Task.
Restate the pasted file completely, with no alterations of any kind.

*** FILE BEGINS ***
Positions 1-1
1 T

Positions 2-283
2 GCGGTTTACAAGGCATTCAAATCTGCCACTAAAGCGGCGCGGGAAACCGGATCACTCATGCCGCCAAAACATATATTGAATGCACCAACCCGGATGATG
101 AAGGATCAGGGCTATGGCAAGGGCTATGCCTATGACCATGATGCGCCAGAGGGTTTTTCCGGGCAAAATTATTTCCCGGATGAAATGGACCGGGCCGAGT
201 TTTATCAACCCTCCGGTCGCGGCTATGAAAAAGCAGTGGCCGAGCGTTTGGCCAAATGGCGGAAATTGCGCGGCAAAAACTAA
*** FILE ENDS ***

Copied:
Positions 1-1
1 T

Positions 2-283
2 GCGGTTTACAAGGCATTCAAATCTGCCACTAAAGCGGCGCGGGAAACCGGATCACTCATGCCGCCAAAACATATATTGAATGCACCAACCCGGATGATG
101 AAGGATCAGGGCTATGGCAAGGGCTATGCCTATGACCATGATGCGCCAGAGGGTTTTTCCGGGCAAAATTATTTCCCGGATGAAATGGACCGGGCCGAGT
201 TTTATCAACCCTCCGGTCGCGGCTATGAAAAAGCAGTGGCCGAGCGTTTGGCCAAATGGCGGAAATTGCGCGGCAAAAACTAA